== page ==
“11. During the course of hearing, the claimant/O.P.
has submitted original copies of postal receipts and
acknowledgement cards duly signed by the petitioner for
receiving the awards in connection with Judl. Misc. Cases
No. 115/2012/165/2013, 116/2012/166/2013 and
118/2012/168/2013. In Judl. Misc. Case No. 4
115/2012/165/2013, the award dated 20.11.2010 in
connection with RPR/2009-10/04/ST-5 dated 31.1.2009
was sent to the petitioner on 20.11.2010 by Registered
Post A/D bearing No. RLAD A 6571 and the same was
duly received on 4.12.2010. In Judl. Misc. Case
NO.116/2012/166/2013, the award dated 20.11.2010 in
connection with RPR/2009-10/01/ST-5 dated 31.1.2009
was sent to the petitioner on 20.11.2010 by registered
post A/D bearing No.RLAD A 6569 and the same duly
signed and received by the petitioner. In Judl. Misc.
Case No.118/2012/168/2013 the award dated
20/11/2010 in connection with RPR/2009-10/03/ST-5
dated 31/1/2009 was sent to the petitioner on
20.11.2010 by registered post A/D bearing No. RLAD A
6570 and the same was duly received on 7.12.2010. In
Judl. Misc. Case No.117/2012/167/2013, the award dated
9.12.2010 with reference to RPR/2009-10/24/ST-5 dated
5.2.2009 was sent to the petitioner on 12.12.2010 by
Speed Post with POD bearing No. EE-907305148IN. All
the awards were sent to the correct address of the
petitioner. A certified copy of the Dispatch Register
along with Receipt and POD(or A/D card ) for sending
speed post is also filed by the respondent/OP.”
 In view of the above, the fact that all the four awards were sent to the appellant by registered post with A/D, the presumption is that it had been served unless such presumption is rebutted by the appellant. Before the learned District Judge, the appellant only denied to have received the copy of the award in all the four cases and submitted that the signatures appearing in the A/D cards are not his signatures. Except denying the above fact, the appellant did not take any further step either by filing an application to send the handwriting appearing in the acknowledgment card to an expert for opinion or by adducing evidence to prove his stand that he had not been served with the copy of the award. As a matter of fact, no rebuttal evidence was adduced by the appellant against the presumption available under the law except denial receipt of the award from the Arbitrator.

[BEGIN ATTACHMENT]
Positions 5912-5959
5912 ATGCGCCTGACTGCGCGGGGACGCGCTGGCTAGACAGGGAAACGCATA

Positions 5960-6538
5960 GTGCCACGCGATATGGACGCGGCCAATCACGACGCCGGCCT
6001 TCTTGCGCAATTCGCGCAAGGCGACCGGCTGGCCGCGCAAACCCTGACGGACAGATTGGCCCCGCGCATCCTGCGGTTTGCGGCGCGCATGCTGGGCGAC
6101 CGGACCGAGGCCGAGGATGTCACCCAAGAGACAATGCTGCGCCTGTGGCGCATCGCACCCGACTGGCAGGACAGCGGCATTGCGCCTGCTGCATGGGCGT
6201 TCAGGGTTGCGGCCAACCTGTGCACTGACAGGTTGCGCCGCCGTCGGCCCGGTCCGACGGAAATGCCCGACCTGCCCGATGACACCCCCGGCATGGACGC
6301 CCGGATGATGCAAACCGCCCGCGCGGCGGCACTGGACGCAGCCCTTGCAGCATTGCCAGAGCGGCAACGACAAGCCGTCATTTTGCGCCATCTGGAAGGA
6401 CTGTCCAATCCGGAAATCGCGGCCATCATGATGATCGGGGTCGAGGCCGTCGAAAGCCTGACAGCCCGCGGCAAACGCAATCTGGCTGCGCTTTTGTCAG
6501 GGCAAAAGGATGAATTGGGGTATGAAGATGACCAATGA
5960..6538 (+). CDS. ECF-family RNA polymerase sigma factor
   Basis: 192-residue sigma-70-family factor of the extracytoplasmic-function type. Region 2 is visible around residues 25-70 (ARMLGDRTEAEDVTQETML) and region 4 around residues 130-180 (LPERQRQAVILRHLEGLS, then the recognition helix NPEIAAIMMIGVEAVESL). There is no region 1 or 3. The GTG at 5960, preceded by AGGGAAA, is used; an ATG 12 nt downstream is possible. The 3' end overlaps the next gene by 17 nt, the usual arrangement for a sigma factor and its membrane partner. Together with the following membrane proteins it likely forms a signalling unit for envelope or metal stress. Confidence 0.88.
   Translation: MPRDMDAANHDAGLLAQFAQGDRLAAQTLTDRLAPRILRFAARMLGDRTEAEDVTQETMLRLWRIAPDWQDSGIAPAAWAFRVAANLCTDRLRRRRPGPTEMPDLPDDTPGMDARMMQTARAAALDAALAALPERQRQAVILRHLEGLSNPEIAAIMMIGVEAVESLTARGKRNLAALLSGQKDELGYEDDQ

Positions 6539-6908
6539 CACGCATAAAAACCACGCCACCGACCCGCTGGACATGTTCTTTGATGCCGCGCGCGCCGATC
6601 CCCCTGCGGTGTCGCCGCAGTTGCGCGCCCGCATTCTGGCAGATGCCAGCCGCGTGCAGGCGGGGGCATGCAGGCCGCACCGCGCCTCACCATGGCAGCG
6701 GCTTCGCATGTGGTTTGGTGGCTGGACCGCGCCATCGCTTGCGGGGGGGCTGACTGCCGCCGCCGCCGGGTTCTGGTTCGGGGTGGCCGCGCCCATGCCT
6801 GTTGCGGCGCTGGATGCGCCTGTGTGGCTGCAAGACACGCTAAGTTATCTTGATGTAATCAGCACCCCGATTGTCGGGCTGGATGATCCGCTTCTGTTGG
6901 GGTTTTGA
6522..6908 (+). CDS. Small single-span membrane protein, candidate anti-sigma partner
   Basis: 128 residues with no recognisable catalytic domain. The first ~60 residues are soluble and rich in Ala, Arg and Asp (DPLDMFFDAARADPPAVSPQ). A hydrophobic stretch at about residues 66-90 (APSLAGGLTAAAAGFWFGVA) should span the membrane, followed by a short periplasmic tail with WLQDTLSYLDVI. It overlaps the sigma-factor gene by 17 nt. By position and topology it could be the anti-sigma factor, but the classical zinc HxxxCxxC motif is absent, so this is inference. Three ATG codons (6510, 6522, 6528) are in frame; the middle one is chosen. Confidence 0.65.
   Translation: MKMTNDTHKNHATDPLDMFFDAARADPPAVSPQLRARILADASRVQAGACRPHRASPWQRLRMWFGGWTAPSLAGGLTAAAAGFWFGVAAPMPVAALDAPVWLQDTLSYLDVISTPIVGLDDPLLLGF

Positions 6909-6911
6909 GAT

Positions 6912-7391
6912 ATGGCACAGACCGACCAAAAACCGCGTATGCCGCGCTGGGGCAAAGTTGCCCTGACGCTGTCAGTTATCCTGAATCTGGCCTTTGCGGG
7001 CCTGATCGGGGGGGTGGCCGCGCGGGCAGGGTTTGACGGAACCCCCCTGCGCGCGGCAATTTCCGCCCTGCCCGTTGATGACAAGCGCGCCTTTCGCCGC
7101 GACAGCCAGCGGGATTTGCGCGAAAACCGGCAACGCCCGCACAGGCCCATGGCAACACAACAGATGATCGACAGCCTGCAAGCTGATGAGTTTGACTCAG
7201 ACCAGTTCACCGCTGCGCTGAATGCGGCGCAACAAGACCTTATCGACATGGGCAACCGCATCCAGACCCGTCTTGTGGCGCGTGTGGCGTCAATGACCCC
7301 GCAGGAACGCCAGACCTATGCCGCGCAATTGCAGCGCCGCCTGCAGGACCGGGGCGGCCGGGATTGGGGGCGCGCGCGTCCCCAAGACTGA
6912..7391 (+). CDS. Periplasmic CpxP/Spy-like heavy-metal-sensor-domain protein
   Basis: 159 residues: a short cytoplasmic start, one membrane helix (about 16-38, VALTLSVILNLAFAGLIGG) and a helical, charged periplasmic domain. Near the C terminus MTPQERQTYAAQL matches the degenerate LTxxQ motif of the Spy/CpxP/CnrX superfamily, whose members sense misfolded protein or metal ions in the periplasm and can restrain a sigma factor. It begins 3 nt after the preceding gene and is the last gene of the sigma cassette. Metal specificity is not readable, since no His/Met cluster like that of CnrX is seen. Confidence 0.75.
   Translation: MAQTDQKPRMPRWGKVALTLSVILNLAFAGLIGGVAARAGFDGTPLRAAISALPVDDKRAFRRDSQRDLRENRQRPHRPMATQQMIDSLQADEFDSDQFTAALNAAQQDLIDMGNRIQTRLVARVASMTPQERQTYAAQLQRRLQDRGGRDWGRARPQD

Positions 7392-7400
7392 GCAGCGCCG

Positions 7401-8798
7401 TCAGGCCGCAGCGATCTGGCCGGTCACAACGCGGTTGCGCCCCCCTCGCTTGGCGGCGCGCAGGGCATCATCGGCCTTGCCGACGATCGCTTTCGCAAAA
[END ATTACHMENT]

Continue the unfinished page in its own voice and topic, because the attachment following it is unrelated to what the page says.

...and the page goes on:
In course of hearing of the appeals, the learned counsel for the appellant submitted that the matter may be remitted back to the learned District Judge to give an opportunity to the appellant to get the signatures verified by an expert. We are unable to accept such contention of the learned counsel considering the fact that no such effort was made by the appellant when the matter was pending before the learned District Judge and several years have passed in the meantime. Apart from the above, we also compared the signatures appearing in the A/D cards with the signatures 5 of the appellant in the Vakalatnama. To our bare eyes we did not find much of difference. We, therefore, find no justification either to set aside the impugned order refusing to condone the delay or remitting the matter back to the learned District Judge for giving another opportunity to the appellant to substantiate his stand.
 All the four appeals, accordingly, fail having no merit and are accordingly dismissed.
JUDGE CHIEF JUSTICE